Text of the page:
“It’s very well-known,” Putin said, “the only way to overcome the further spreading of the epidemic is with the help of vaccination.”

Throughout the pandemic, Putin has left announcing unpopular decisions, such as partial lockdowns, to regional authorities, which analysts say is to avoid taking backlash for them.

‘If I said I got the jab, that’s how it is’

Putin himself has faced criticism for refusing to say which of Russia’s three vaccines he has taken and, unusually, not releasing video of him getting vaccinated, even after he said he had received both shots early this year.

In the call-in, Putin for the first time said he received Russia’s primary vaccine, Sputnik V. He said he had hesitated between it and another Russian vaccine, EpiVacCorona made by the Siberian Vektor Institute, but opted for Sputnik V because it gave longer lasting immunity.

“I started from the basis that I need to be protected as long as possible, and so I took the decision for myself to get Sputnik V,” Putin said.

He said he briefly had a temperature of 37.2 Celsius overnight after getting the jab, but by morning it had passed.

Asked why he hadn’t shown himself getting the vaccine, Putin said he thought it wasn’t important.

“I hope that the majority of the citizens of country understand that if I said I got the jab, that’s how it is,” Putin said.

On confrontation with British warship near Crimea

Putin downplayed an incident last week where Russian fighter jets and ships confronted a British navy warship as it pointedly sailed through waters close to Crimea to demonstrate Western countries don’t recognize Russia’s occupation of the peninsula.

Putin called the incident a “provocation” from Britain and the United States, but dismissed a question asking if it had brought Russia close to World War III.

“Even if we had sunk that ship its difficult to imagine that the world would be on the edge of a third World War. Because those who are doing that know they won’t come out the winners in that war,” Putin said.

On social media platforms

Recently, Russia’s state censor threatened to block Twitter and other foreign social media platforms as the Kremlin has sought to bring Russia’s internet under tighter control amid a broader crackdown on dissent in the country.

Authorities have demanded the platforms remove “extremist” content — in reality often including calls to peacefully protest against Putin.

There has been growing speculation Russia might follow through in blocking platforms like Twitter, but in the call-in Putin said it did not plan to.

“We don’t intend to block anyone, but there are problems which consist in that they tell us to push off, when they don’t fulfil our demands and Russian laws,” Putin said.

He said foreign social media platforms must obey Russian laws to store data locally, saying to do otherwise was insulting to Russia.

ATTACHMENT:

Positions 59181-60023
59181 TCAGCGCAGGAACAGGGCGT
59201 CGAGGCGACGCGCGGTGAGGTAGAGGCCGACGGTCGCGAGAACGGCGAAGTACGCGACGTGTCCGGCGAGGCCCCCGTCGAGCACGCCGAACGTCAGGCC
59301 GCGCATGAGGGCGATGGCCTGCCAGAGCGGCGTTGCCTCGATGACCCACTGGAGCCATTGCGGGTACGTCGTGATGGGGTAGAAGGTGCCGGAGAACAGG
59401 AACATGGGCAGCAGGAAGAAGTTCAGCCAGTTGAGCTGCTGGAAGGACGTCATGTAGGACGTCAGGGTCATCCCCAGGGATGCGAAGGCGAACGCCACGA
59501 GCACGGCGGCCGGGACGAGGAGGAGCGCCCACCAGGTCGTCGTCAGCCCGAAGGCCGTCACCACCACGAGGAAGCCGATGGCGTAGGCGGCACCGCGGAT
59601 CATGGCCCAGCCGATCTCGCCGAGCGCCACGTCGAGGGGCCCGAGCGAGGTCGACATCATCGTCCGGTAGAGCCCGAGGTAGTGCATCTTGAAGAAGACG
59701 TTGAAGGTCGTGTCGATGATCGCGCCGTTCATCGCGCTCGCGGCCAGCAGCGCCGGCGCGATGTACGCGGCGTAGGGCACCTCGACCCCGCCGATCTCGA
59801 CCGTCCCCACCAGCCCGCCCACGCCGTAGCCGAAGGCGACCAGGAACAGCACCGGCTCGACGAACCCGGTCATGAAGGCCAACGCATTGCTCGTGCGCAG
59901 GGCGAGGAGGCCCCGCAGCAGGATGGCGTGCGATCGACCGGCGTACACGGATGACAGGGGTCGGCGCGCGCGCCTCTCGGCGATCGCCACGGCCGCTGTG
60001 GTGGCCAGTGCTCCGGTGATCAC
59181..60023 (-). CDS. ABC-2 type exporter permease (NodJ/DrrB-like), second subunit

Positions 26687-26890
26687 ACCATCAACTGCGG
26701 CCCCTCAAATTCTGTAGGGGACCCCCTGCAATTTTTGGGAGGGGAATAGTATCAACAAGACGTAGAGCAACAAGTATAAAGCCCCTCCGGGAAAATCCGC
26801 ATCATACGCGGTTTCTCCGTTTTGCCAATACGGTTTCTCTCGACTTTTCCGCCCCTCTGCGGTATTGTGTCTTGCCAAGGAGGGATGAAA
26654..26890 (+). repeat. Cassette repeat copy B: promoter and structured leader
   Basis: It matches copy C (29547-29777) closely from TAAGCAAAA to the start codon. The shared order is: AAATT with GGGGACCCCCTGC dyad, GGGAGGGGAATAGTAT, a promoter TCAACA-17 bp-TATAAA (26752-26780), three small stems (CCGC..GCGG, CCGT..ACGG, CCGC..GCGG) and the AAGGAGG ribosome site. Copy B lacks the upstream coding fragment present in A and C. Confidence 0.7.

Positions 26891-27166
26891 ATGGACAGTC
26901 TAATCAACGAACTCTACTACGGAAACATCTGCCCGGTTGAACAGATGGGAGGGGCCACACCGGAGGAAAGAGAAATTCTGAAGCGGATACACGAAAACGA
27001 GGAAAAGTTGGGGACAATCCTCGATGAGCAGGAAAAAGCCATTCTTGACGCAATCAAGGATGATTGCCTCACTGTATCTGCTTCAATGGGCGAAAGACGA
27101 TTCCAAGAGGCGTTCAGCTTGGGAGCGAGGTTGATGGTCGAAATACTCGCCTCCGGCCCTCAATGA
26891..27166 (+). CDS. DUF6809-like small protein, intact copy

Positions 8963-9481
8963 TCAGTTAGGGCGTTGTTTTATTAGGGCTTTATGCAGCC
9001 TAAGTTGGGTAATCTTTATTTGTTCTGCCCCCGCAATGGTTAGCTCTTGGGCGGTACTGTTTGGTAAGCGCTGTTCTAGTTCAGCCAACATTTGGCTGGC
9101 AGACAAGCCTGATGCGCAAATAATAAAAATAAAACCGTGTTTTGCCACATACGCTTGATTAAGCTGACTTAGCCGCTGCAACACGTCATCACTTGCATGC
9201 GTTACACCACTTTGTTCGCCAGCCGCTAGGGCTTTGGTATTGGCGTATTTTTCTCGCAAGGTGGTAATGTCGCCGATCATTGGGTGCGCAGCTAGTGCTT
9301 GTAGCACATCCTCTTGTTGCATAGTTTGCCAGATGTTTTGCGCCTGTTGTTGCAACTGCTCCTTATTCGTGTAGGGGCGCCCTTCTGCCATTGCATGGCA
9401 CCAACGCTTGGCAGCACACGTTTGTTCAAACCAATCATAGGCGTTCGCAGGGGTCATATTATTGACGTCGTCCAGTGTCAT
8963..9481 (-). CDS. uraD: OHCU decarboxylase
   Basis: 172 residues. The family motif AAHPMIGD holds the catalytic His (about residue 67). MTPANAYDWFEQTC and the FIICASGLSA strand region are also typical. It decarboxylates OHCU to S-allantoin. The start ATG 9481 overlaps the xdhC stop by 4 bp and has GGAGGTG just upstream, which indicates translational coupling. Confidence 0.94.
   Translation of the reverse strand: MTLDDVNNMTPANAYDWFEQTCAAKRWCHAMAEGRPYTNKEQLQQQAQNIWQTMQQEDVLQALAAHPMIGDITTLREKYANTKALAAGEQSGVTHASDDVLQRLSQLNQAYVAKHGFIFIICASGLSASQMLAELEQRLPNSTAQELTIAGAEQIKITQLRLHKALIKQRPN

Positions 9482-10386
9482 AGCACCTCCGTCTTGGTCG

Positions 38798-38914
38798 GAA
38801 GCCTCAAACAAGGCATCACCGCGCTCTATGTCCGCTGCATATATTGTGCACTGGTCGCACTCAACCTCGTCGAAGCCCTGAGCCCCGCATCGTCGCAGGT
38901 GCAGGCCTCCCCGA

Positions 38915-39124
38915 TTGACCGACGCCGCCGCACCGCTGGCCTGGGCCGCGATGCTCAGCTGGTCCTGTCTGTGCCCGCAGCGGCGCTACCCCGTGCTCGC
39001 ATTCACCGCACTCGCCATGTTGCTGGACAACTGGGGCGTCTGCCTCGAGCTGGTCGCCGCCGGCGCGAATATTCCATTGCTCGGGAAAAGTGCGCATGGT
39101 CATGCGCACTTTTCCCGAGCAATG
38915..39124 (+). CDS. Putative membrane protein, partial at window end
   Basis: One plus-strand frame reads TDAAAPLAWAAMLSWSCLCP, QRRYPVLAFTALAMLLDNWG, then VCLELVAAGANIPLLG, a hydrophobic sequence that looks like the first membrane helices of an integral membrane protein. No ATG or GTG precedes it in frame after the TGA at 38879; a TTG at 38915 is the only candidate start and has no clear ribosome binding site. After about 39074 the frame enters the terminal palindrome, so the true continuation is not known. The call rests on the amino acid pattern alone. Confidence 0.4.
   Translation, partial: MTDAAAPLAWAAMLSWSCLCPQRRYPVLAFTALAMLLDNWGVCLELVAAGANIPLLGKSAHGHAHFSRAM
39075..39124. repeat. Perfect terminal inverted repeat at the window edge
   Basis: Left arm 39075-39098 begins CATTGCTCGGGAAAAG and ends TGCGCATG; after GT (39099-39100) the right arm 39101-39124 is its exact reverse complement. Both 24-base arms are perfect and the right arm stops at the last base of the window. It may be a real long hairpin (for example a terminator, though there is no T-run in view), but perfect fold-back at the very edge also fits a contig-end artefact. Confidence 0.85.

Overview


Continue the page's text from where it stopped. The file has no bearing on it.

‘Like the surface of Venus’

Putin made unusually strong warnings about the need to prepare for the impact of climate change on Russia. He frequently takes an ambiguous position on global warming, normally acknowledging it but also often questioning the role of humans in it, as might be expected from the ruler of a country reliant on exporting fossil fuels.

Asked by a viewer why “nature is going crazy,” Putin said the growing frequency of extreme weather was the result not just of humans but of “global processes.” He said humans must minimize their impact or “there might be irreversibly consequences.”

“Which might lead our planet to the state of Venus, where temperatures on the surface reach 500 degrees,” Putin said.

He noted that 70% of Russia’s territory was located in northern regions, large swathes of which are permafrost.

“If all that will melt, it will lead to very serious social and economic consequences. And we must, of course, be ready for that,” Putin said.

He said Russia will fulfil all its obligations to the Paris Climate Accord and that its government had prepared a strategy for handling the impact of climate change on key sectors of Russia’s economy.

‘Petitioning the tsar’

The call-in show plays heavily on an old trope in Russia of petitioning the tsar, where ordinary people plead with Putin to solve their local problems, from settling employment disputes to poor gas supplies.

Putin usually promises to look into the issues and local officials jump into action, with the implicit threat that those who fail to will face punishment. It creates the impression of Putin as a benevolent but severe ruler, dispensing justice and righting the wrongs of lower-level officials if only he can be reached.

Elena Kalinina from the Siberian region of Kemerovo appealed to Putin for help getting the crumbling roof of her grandson’s school repaired. She said after she sent her appeal, local education officials threatened her to withdraw it.

Putin promised the woman the school would be included in a renovation program and said, menacingly, “those who are threatening you would be better looking at their own problems.”

Kemerovo’s governor within hours ordered local officials to look into the state of the school’s roof and to find out who had threatened Kalinina.

The show is an attempt to portray Putin as “tsar of the Russias, defender of the nation, masterful chief exec with all the facts at his fingertips and stern and loving father of his people,” Mark Galeotti, an expert on Russian politics and an associate fellow at the Royal United Service Institute, wrote on Twitter before the show.

On his potential successor

Putin last year changed Russia’s constitution to allow him to potentially remain in office until at least 2036, having already been president for four terms. Although the move was partly aimed at heading off possible succession fights, speculation over how Putin might handle his eventual exit from power hasn’t gone away.